Columnists: Arianna Vitali, Coalition for Energy Savings

Published on: 6 Oct 2023

Energy savings: What role for the next EU institutions?

The European elections are only a few months away. Next year, the newly elected EU institutions will shape the priorities of the European Union for the second half of this decade, which will be a make-or-break period for achieving the 2030 climate and energy objectives.

The strengthening of the EU’s climate and energy framework, including a new and upgraded Energy Efficiency Directive, has been a key legacy of the current EU institutions, notably through the Fit for 55 package and REPower EU. Energy savings and energy efficiency have progressively gained momentum with a more operational energy efficiency first principle, a brand new 2030 EU binding target for energy efficiency and the recognition that energy savings is the starting point to solve both short and long-term energy security concerns.

While progress is undeniable, there is still much work ahead to accelerate the delivery of energy savings and unlock their multiple benefits. The current EU institutions will be remembered for adopting a major overhaul of the European climate, energy, and environmental legislation, through the European Green Deal; the next EU institutions must turn legislation into reality, ensuring that it benefits European citizens, especially the most vulnerable.

To unleash the potential of energy savings as a key enabler in decarbonising our energy system, the new EU institutions should focus on the following five key pillars:

  1. Prioritise the delivery of the 2030 energy efficiency target: Achieving the increased 2030 EU energy efficiency target requires a substantial acceleration of actions. The new EU institutions must catalyse investments in energy savings solutions, provide implementation guidance to Member States and stakeholders, and regularly track progress to promptly take additional measures in case of need. They should also put in place enabling actions to make long-lasting and structural the energy saving behaviours introduced in response to high energy prices and the war in Ukraine.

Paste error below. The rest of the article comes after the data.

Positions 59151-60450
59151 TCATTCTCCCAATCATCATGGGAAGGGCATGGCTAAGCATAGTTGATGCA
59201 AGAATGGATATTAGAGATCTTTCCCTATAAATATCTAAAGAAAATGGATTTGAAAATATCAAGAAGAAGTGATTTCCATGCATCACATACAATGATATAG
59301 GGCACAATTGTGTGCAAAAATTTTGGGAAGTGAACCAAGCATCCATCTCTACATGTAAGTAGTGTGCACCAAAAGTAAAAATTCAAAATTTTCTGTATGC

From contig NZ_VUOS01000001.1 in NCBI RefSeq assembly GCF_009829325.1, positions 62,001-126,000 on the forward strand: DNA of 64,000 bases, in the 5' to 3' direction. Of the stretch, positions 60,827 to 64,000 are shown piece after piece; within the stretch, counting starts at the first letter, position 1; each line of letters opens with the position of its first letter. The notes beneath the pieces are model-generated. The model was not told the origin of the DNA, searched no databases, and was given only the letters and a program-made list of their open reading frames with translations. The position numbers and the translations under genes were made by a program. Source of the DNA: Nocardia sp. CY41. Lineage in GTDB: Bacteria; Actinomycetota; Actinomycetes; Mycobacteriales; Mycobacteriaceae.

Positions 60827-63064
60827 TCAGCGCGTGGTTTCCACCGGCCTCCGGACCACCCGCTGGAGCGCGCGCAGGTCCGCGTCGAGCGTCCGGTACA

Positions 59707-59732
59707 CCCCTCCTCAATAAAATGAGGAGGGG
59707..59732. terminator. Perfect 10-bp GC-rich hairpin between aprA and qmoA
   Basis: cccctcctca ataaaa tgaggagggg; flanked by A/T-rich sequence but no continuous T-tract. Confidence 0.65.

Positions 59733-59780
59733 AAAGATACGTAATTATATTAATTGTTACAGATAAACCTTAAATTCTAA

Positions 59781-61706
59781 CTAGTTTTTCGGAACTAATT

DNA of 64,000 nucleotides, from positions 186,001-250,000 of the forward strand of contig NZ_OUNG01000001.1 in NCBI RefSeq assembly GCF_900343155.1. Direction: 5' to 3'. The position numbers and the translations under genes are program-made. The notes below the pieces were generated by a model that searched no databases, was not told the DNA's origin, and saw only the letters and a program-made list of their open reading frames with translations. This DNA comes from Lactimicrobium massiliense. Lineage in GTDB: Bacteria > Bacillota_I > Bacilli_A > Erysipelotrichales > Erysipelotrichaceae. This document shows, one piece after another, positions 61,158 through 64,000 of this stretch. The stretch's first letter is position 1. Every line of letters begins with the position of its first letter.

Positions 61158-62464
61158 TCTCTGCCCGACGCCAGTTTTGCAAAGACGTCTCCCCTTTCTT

2. Make energy efficiency and sufficiency the key pillars of a flexible, renewables-based and affordable energy system: Europe’s energy system can transition to cleaner resources faster and at lower costs for consumers, by eliminating wasteful and inflexible demand across sectors, in line with the Energy Efficiency First principle. Indeed, energy savings cut the amount of energy needs and the size of the energy system leading to reduced investments and cost savings for consumers and businesses.
  3. Place energy efficiency at the core of EU industrial policy: Energy efficiency industries play a vital role in the energy transition, offering products and services that are essential for making this transition a reality. That’s why energy efficiency industries must be recognised as a strategic asset in EU industrial policy, and they must be helped to thrive by removing market barriers, ensuring a level playing field, addressing skills’ bottlenecks, and facilitating investment.
  4. Provide the necessary financing and funding for energy savings actions: The new EU budget for 2028-2035 will be adopted by the next EU institutions and it should better support energy savings actions. It must reward compliance with EU objectives and legislation and back key strategic sectors that can reduce emissions while improving living conditions of Europeans, such as the building sector. Financing must be easily accessible for all actors, well-targeted towards those that need it the most, and linked to the delivery of substantial and long-lasting energy savings.
  5. Recognise energy savings as a tool in decision-making across policies: Despite their broad benefits, energy efficiency measures are often confined in the toolbox of climate and energy policies. This silo approach fails to capture the full extent of the positive impacts of energy efficiency measures across sectors, such as for health, economy, employment, environment or water management. The new EU institutions must consider energy savings as a cross-sectoral tool at all levels of decision-making.

The last years have shown the importance of accelerating and prioritising energy savings to mitigate climate change, enhance EU energy independence, and make the transition more socially inclusive and affordable for citizens and businesses. The new EU institutions must continue on this path, establishing energy savings as the foundation of a renewables-based, affordable, secure and competitive energy system capable of meeting future challenges.

To read more about the Coalition’s suggestions for the next EU institutions, please read the paper “Energy Savings: The foundation of a clean, affordable and secure EU”.

The views expressed in this column are those of the columnist and do not necessarily reflect the views of eceee or any of its members.

Other columns by Arianna Vitali